Development and evaluation of a dual density insole for people standing for long periods of time at work

Anderson, J ORCID: https://orcid.org/0000-0002-7648-7869, Williams, AE ORCID: https://orcid.org/0000-0003-1224-4347 and Nester, CJ ORCID: https://orcid.org/0000-0003-1688-320X 2020, 'Development and evaluation of a dual density insole for people standing for long periods of time at work' , Journal of Foot and Ankle Research, 13 (1) , p. 42.

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Abstract

Background: Appropriate footwear is important for those who stand for prolonged periods of time at work, enabling them to remain comfortable, healthy and safe. Preferences for different footwear cushioning or hardness are often person specific and one shoe or insole will not be the choice for all. The aim of this study was to develop a range of insole options to maintain comfort during long periods of standing at work and test insole material preferences in the workplace. Methods: The study consisted of two parts. Part one evaluated 9 insoles of the same geometry that varied in hardness under 2 different plantar regions (n = 34). Insole preference, plantar pressure and selected anthropometric foot measures were taken. Three insole designs based on the most preferred options were identified from this part. In part two, these three insoles were evaluated with 22 workers immediately after trying them on (1 min) and after a working day. Foot anthropometric measures and subjective questions concerning material hardness preferences and self-reported foot characteristics were used to investigate whether either had a relationship with insole preference. Results: Part one found insole preference predominantly varied according to material hardness under the medial arch rather than the heel/forefoot. Softer material under the heel and forefoot was associated with a reduction in peak pressures in these regions (p < 0.05). The most preferred insole had lower pressures under the hallux and first metatarsal phalangeal joint, and greater pressures and contact area under the medial midfoot (p < 0.05) compared to the least preferred insole. Height and foot anthropometrics were related to insole preference. In part two, under real world conditions, insole preference changed for 65% of participants between the immediate assessment (1 min) and after a whole workday, with dorsum height related to the latter (p < 0.05). Subjective questions for self-assessed arch height and footwear feel identified 66.7% of the insole preferences after 1 day at work, compared to 36% using immediate assessment of insole preference. Conclusion: Preference for material hardness varies underneath the medial arch of the foot and is time dependent. Simple foot measures and questions about comfort can guide selection of preferred insoles.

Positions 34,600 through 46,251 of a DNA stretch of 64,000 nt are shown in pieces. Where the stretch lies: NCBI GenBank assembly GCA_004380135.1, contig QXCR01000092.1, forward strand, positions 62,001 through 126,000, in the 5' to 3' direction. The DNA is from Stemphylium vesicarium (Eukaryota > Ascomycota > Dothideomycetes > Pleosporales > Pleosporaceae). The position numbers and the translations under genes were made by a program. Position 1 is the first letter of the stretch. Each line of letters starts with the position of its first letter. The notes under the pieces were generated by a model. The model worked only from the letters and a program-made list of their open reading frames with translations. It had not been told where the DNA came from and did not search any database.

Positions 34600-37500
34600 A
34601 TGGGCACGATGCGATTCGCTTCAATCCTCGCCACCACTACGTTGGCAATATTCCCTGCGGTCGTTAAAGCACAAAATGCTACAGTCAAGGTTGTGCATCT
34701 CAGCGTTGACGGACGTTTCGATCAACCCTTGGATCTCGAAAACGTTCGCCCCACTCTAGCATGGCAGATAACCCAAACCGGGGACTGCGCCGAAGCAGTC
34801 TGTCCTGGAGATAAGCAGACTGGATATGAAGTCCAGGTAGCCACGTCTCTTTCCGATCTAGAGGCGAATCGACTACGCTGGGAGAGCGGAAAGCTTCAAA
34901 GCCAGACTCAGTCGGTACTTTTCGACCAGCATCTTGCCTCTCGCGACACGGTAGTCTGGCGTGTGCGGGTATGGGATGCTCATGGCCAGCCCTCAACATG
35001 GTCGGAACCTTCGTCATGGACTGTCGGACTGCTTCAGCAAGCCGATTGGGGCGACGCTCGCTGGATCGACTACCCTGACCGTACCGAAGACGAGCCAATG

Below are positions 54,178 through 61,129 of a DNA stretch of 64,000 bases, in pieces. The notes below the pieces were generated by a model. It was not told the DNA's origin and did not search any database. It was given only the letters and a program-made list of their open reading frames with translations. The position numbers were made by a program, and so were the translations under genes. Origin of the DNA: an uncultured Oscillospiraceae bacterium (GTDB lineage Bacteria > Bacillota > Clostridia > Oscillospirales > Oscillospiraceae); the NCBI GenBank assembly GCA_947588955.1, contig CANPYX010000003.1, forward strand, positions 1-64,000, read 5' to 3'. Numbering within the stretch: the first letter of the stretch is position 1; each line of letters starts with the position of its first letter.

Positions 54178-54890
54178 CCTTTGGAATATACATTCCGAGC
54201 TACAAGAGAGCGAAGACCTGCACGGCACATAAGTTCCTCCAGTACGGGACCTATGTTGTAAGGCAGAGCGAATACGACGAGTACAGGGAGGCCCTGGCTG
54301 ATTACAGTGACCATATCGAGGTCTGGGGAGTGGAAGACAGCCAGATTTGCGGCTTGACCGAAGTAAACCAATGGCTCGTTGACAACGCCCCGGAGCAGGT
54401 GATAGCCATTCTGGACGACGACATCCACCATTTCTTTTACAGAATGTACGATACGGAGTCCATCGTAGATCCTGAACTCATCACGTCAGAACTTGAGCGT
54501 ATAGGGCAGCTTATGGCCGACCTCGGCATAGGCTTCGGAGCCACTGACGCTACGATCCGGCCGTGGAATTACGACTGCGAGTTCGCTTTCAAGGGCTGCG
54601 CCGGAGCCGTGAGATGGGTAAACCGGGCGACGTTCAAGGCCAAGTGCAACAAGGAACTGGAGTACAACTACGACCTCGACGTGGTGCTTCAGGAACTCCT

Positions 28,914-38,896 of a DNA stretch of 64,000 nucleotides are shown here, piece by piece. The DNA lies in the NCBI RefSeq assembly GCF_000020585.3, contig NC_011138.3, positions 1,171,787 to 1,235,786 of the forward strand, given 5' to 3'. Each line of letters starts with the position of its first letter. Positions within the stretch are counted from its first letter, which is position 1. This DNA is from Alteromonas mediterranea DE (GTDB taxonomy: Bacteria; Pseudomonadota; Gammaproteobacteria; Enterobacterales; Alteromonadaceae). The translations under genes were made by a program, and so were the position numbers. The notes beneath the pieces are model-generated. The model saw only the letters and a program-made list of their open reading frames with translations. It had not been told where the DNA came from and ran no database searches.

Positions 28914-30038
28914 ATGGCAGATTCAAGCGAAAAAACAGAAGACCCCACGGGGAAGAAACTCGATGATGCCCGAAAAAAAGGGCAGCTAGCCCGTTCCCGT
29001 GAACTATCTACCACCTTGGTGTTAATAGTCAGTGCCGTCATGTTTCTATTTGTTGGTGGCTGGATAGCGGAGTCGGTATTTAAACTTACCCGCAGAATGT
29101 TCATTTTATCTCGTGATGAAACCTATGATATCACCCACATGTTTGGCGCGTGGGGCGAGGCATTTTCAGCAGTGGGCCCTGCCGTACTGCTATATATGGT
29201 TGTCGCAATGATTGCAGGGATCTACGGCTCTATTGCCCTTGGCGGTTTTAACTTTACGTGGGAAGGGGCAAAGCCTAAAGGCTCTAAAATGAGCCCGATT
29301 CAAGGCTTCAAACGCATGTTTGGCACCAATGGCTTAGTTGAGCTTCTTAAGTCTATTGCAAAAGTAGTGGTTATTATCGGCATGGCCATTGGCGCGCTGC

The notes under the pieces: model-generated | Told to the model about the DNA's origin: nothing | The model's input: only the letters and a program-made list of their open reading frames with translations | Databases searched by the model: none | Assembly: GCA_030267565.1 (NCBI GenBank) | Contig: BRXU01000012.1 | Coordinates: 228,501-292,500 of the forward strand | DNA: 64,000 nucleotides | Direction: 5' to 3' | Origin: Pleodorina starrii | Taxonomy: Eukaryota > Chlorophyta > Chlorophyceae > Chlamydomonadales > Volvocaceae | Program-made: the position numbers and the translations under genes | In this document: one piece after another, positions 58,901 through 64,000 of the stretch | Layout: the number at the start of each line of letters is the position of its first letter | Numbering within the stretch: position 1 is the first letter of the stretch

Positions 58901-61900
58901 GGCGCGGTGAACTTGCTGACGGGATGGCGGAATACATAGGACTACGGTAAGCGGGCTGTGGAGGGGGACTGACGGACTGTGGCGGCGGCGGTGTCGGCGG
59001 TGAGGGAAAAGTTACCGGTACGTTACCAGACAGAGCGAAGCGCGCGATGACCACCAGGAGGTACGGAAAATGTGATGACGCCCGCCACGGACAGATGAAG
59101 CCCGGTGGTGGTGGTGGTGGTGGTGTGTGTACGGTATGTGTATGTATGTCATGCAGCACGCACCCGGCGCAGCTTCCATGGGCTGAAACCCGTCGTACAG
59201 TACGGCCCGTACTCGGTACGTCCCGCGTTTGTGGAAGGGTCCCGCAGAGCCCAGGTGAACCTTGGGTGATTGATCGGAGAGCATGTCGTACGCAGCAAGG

Item Type: Article
Additional Information: ** From Springer Nature via Jisc Publications Router ** Licence for this article: https://creativecommons.org/licenses/by/4.0/ **Journal IDs: eissn 1757-1146 **Article IDs: publisher-id: s13047-020-00402-2; manuscript: 402 **History: collection 12-2020; published_online 08-07-2020; online 08-07-2020; accepted 25-05-2020; registration 25-05-2020; submitted 01-04-2020
Schools: Schools > School of Health and Society
Journal or Publication Title: Journal of Foot and Ankle Research
Publisher: BioMed Central
ISSN: 1757-1146
Related URLs:
Funders: Toffeln Limited, UK and Innovate UK
SWORD Depositor: Publications Router
Depositing User: Publications Router
Date Deposited: 09 Jul 2020 09:34
Last Modified: 09 Jul 2020 09:45
URI: http://usir.salford.ac.uk/id/eprint/57545

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